bait presentation - northland fishing tackle


Understanding the most productive methods of presenting live bait and artificial lures to fish during the seasonal cycle is vitally important. The metabolism & temperature is determined by weather, water clarity, sun penetration & wind direction. The best size, color, speed, & sound of lures are determined by these variables!

Fish eat plankton, larvae, nymphs, fresh water shrimp, insects, perch, smelt, shiners, ciscoes, tulibee, shad, herring, leeches and all types of minnows for survival! In the spring, new bait hatches make "young-of-the-year" forage plentiful and vulnerable. As a rule . . . you want your bait to "match-the-hatch" for size during the seasonal cycle of the year. Therefore, in the spring small lures usually work best. During the summer months, medium sized lures are often preferred. In the fall, a large bait presentation normally triggers the most strikes.


The most effective color of any fishing lure varies from one day to another . . . and from one lake to the next. As a rule . . . you want your fishing lure to blend in naturally with the color of water you are fishing in! Therefore, natural baitfish colors blending with black, blue and green are best suite for clear water. For slightly stained water, yellow, gold, orange, chartreuse, green, perch and firetiger are top fishing tackle used. For stained and muddy water, the high visibility fluorescents like pink, orange and phosphorescent "glow-in-the-dark" colors are unbeatable. If the sun's rays are bright in shallow water, fluorescent yellow and chartreuse are simply the best!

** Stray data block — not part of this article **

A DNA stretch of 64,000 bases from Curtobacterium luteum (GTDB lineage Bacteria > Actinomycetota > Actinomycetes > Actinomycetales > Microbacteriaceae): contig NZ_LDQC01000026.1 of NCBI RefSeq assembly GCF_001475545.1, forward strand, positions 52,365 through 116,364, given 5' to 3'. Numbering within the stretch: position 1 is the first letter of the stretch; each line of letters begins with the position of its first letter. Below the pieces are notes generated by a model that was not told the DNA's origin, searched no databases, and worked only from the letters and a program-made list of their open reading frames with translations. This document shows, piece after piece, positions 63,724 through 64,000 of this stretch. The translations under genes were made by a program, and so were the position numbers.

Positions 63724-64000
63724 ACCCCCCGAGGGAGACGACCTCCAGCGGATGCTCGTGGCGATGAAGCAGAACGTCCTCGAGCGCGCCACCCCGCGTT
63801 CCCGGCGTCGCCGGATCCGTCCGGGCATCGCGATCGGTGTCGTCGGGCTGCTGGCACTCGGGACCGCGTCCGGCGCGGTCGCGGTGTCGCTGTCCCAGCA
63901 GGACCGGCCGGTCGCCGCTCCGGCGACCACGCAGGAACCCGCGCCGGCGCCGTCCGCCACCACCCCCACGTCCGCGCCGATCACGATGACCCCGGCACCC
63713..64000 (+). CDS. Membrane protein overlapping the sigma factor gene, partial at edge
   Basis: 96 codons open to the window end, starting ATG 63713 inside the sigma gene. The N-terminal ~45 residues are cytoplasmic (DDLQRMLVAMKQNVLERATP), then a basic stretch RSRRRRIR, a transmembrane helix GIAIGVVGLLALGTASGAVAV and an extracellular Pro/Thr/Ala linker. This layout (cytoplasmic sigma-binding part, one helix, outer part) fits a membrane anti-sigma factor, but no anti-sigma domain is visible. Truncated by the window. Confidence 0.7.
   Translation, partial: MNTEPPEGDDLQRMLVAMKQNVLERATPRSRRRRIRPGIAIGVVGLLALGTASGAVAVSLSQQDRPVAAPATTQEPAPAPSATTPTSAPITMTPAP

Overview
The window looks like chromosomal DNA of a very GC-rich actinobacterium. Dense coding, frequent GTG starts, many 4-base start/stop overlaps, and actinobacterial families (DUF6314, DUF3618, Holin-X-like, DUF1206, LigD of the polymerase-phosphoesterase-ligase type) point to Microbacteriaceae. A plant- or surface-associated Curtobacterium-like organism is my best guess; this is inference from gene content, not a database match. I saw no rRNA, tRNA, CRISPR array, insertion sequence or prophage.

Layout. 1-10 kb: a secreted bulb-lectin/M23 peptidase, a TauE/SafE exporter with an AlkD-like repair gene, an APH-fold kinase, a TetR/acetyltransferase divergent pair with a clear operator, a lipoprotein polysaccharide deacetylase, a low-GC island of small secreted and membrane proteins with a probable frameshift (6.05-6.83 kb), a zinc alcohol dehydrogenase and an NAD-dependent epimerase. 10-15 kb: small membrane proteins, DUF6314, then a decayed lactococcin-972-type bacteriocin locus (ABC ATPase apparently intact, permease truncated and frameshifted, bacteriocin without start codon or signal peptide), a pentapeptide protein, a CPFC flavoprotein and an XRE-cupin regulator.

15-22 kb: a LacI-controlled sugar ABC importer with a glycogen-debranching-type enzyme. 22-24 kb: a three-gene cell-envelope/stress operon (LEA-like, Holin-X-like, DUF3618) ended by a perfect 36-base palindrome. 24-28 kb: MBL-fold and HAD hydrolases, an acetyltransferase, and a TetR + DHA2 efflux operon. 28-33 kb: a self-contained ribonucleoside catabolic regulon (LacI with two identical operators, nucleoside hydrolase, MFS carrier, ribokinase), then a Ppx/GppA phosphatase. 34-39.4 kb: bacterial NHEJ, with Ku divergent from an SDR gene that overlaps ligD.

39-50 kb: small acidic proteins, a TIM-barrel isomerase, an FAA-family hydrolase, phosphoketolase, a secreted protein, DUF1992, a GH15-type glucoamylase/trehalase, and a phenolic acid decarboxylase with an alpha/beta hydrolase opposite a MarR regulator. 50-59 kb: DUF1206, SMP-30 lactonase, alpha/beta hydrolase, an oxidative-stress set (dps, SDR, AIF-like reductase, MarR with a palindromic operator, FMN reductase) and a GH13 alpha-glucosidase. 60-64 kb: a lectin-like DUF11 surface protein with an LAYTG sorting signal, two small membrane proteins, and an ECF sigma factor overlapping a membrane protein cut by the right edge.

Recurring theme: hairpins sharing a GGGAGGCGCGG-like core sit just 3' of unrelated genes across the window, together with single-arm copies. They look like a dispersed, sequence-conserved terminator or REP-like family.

Sound transmitted through "sonic" vibration stimulates a positive response from most gamefish. Fish possess a lateral line which allow them to "home-in" and ambush their prey even though they cannot clearly see it. Rattles and spinner blades on jigs, spinnerbaits, buzzbaits, spinner rigs and crankbaits "ring-the-dinner-bell" to attract gamefish . . . and trigger 'em to strike!


In cold water, fish are dormant and S L O W movement is essential. During the warm summer months, fish become more active and aggressively chase after their prey. Therefore, moving lures at faster speeds will generally trigger more strikes. In the fall, as water cools, fish become less active and slow to moderate speeds are most productive! As rule . . . the shallower the water, the faster you move your bait. Therefore, slow down your speed in deep water.